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Jesus the Angel of the LORD

2008 March 31

A while ago I mentioned 3 talks by Simon Gathercole on the Pre-existence of Jesus. I have now listened to them myself, and here is a very brief synopsis.

Talk 1 presents the dominant scholarly view, which is that at first Jesus’ followers considered him a merely human figure, albeit the Messiah, or some grand Prophet. Later he was viewed as a semi-divine figure, and only later (John’s gospel, Hebrews) is Jesus considered fully divine. The Synoptic gospels (Matthew, Mark and Luke) stand mid-way along that progress of thought, which is why (it is said) they don’t really present Jesus as God. They have no doctrine of Jesus’ pre-existence, namely that a Person existed who was incarnate as Jesus of Nazareth. Simon Gathercole starts showing the weakness of this viewpoint.

Talk 2 focuses on various ‘”I have come” + purpose’ sayings. In the synoptic gospels there are 10 such sayings e.g. Matthew 10:35, Mark 1:24. Simon makes the point that “I have come” implies an existence before the coming. Now, perhaps this could be simply “I was in Galilee, but now I have come to Jerusalem to do…” However, the purpose sums up Jesus’ whole life – so the natural reading is that “I have come to do…” means “I was once not in the world, but now I am, and I have come to…”. I.e. Jesus exists before his birth. Talk 2 focuses mainly on “I have come + purpose” sayings in the OT and other ancient Jewish literature, showing that they refer to heavenly beings (e.g. Angel of the LORD or various angels in Jewish literature) who are sent / have come to do certain things. A heavenly existence prior to the event of coming is always assumed.

Talk 3 then looks in detail at the 10 sayings in the Synoptic gospels, showing that they indeed read most naturally as implying Jesus’ pre-existence and his coming into the world to achieve / do certain things.

Okay, fair enough – for many people it is transparently obvious that Jesus existed before his birth. But many theologians / scholars do enjoy writing about silly stuff, and it does filter down into the local church, so it’s good to be aware of their nonsense and a Biblical response.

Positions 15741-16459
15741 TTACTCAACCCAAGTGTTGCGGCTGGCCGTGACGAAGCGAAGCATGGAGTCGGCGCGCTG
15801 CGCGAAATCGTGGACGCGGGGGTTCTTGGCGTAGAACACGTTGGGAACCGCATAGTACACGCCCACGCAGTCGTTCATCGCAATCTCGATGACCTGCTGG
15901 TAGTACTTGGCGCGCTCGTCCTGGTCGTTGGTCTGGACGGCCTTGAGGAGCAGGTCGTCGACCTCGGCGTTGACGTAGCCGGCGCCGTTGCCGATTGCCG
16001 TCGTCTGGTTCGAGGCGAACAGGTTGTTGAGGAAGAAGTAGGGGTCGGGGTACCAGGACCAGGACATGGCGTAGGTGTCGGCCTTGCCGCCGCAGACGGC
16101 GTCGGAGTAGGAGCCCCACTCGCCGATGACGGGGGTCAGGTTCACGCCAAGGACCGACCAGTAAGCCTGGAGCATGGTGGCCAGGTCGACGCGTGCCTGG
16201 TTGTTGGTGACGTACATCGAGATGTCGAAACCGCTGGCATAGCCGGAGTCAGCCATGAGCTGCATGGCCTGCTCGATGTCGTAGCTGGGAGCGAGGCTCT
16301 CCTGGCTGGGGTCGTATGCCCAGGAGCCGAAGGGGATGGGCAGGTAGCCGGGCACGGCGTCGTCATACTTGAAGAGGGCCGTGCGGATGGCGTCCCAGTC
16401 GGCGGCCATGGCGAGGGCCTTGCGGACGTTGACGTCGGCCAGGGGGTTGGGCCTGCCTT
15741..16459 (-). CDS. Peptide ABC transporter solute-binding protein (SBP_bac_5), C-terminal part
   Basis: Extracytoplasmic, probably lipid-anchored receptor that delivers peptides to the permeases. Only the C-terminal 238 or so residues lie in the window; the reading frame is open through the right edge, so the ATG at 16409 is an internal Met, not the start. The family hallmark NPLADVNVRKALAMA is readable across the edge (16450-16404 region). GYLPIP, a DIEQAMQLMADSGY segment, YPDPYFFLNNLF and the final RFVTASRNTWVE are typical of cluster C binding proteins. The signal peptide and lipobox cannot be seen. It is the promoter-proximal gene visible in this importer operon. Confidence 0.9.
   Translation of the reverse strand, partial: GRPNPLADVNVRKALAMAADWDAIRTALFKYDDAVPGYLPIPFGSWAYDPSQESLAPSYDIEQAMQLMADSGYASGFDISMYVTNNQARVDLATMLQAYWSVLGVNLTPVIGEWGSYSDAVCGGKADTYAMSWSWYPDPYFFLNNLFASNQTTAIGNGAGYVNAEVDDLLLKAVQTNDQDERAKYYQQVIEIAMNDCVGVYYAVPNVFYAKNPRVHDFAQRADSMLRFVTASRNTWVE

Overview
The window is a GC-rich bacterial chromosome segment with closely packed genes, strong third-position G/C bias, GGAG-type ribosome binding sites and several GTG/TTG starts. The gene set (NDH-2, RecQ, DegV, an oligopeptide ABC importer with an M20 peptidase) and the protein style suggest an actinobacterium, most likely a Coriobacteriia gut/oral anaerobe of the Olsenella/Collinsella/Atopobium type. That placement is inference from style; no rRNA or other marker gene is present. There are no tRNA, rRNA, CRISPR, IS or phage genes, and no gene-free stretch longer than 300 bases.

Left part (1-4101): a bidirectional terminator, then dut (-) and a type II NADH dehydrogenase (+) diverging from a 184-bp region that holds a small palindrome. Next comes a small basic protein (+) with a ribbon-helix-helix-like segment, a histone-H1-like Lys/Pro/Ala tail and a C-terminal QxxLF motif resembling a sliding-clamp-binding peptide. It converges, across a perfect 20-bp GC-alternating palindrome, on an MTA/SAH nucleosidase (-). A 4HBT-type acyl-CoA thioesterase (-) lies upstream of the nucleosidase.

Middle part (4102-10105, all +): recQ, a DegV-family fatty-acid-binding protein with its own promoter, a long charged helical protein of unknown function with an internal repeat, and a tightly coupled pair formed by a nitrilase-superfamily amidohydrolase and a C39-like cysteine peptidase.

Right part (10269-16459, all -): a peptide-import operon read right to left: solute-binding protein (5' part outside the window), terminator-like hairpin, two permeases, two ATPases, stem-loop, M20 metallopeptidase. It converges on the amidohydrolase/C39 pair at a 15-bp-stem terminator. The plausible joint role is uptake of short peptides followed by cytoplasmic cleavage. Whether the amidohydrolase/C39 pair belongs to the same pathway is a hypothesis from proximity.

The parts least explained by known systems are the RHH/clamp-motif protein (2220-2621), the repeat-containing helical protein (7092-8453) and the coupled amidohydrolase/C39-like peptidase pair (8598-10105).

One bit I enjoyed was a passing comment about some of the gospel passages that may be “the tip of the iceberg” of the view that Jesus is the incarnation of the Angel of the LORD. (NB just read Genesis to discover many appearances of the Angel, and remember that ‘Angel’ means ‘Messenger’ or ‘Sent One’ so it doesn’t have to mean shiny creature with wings and harps.)

Matthew 10:34 “Do not think that I have come to bring peace to the earth. I have not come to bring peace, but a sword” could be an allusion to Joshua 5:13-14 (the commander of the army of the LORD who Joshua sees with drawn sword) and/or 1 Chronicles 21 (the Angel of the LORD who stands between heaven and earth with drawn sword) and/or Numbers 22:31 (Balaam and his donkey see the Angel of the LORD standing with drawn sword).

Also, Luke 12:49 “I came to cast fire on the earth, and would that it were already kindled!” could be alluding to Genesis 19:24, where the LORD on earth rains down fire on Sodom and Gomorrah “from the LORD-out-of-the-heavens.”

Simon didn’t really explore these in detail, although I’m very curious to know what he thinks.  Having done a lot of thinking about the Trinity in the Old Testament, I find it obvious that the gospels frequently identify Jesus as the Angel of the LORD / the Visible LORD who was so active throughout Old Testament times.  But it’s still lots of fun finding more passages to prove my case!

One Response
  1. May 12, 2008

    Hi Tim,

    Yeah I’d be interested to know Simon’s take on Christ’s OT ministry. I really enjoyed those talks, but found myself wondering what he’d say in private with nobody recording!

    Dan

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